The mercury is hitting 35 degrees when I step inside Ama Huen’s apartment, which is on the top floor of a village house in the New Territories. “So where’s the studio?” I gasp, standing gratefully beneath the aircon. “Upstairs,” Huen replies, smiling serenely, pointing up to her roof terrace.
And it’s here, completely exposed to the baking heat apart from a canvas awning and a standing fan, that Huen is making her soul-baring art for her exhibition, The Inferno, with K11 Art Foundation (KAF). “To me, this isn’t really an exhibition – it’s actually a deep sharing of my past life,” Huen explains. “For the show, I’ve designed a metaphorical dark forest, so when people go in they actually go into the forest to see my artwork in different stages. First is how I battled with my addiction, because I was an alcoholic for a long time – more than a decade – and that made me so crazy for part of my life.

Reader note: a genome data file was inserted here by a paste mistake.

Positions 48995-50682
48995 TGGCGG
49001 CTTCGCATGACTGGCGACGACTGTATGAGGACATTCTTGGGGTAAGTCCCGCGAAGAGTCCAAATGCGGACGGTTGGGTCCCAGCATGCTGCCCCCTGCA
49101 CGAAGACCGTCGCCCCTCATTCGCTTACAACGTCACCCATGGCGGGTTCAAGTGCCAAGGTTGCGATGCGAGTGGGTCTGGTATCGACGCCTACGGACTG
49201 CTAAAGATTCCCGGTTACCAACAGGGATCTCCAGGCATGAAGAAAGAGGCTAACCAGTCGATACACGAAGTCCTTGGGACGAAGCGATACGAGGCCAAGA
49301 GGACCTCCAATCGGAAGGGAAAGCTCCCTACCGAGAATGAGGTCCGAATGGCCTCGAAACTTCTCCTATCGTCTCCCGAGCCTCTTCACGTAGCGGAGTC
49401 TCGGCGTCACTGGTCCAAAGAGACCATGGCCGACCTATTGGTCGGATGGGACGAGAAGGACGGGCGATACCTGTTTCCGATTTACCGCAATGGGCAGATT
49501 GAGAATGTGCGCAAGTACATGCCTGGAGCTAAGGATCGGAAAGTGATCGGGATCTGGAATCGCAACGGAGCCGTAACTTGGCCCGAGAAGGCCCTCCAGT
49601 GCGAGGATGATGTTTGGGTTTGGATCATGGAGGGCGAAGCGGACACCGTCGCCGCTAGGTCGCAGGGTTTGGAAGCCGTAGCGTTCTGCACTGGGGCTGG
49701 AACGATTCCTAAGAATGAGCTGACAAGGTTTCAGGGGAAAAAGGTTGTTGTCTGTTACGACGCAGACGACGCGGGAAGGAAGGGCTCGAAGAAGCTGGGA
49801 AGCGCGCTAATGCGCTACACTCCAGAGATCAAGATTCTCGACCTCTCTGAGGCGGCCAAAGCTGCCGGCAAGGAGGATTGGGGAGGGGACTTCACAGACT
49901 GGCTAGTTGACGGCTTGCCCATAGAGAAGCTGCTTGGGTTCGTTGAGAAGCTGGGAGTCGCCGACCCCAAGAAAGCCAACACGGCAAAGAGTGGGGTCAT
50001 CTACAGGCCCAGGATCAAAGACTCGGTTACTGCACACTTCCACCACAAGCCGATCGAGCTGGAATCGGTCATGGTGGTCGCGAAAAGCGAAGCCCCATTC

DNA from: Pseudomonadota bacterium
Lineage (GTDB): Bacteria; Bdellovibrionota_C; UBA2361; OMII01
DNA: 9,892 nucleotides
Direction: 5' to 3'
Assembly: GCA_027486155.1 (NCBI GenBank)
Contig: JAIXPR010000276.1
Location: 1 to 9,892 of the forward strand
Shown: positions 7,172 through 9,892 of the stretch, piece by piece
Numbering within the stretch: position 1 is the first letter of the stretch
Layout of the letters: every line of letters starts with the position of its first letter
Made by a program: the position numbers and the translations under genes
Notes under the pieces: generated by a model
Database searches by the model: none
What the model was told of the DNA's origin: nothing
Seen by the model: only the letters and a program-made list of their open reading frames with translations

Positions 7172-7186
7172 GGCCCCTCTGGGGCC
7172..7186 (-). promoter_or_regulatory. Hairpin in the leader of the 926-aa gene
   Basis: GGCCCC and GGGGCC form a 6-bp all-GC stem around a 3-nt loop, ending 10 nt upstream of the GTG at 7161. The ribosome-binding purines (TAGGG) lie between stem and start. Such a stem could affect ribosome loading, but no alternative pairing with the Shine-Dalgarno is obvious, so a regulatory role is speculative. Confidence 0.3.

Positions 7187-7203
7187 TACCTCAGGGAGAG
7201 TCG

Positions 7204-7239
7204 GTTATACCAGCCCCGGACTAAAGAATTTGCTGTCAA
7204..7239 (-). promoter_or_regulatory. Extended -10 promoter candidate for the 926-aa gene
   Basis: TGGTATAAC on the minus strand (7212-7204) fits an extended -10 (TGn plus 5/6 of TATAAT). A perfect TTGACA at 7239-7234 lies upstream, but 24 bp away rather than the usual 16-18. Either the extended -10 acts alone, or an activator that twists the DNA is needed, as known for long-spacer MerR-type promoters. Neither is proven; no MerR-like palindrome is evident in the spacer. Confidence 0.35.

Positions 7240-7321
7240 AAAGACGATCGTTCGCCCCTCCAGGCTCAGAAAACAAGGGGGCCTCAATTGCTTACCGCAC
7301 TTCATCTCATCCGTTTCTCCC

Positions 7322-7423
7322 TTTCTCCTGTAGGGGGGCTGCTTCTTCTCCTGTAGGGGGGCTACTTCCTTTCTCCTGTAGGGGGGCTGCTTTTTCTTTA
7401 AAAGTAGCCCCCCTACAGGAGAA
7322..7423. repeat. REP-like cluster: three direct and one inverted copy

“Then [the next stage of the exhibition] is how having my son changed me, he was sort of like my pause, or saviour,” Huen continues. “And through the whole process I found God. So I walked out of the forest and saw the light – when you see the exhibition, you will hopefully feel it too.”
As well being inspired by her rediscovery of Christianity, Huen’s show – held in June and July – was also influenced by, and named for, Dante’s Inferno. “I read the Inferno five years ago, when I was pregnant with my son,” she recalls. “And though it was written in the 14th century, everything that I read in there is so relevant to what I’ve experienced about going into darkness, descending into hell.”
Huen expresses these feelings in a variety of media, including paintings on wood, videos, photographs and – on the opening and closing nights of The Inferno – live performances. “I started singing when I was very young, and my mother was a singer as well, so music was everything,” Huen says. “I got a record deal to become a Hong Kong local stupid pop star, but I hated it. But music to me is still very freeing and the expression comes almost without having to think about it. But with art, it’s a labour of love, because I only paint on wood and I love to carve. I love it because all these pieces of wood, they’re seemingly dead, but if I put my heart into them and I communicate with them visually, then I can bring them to life.”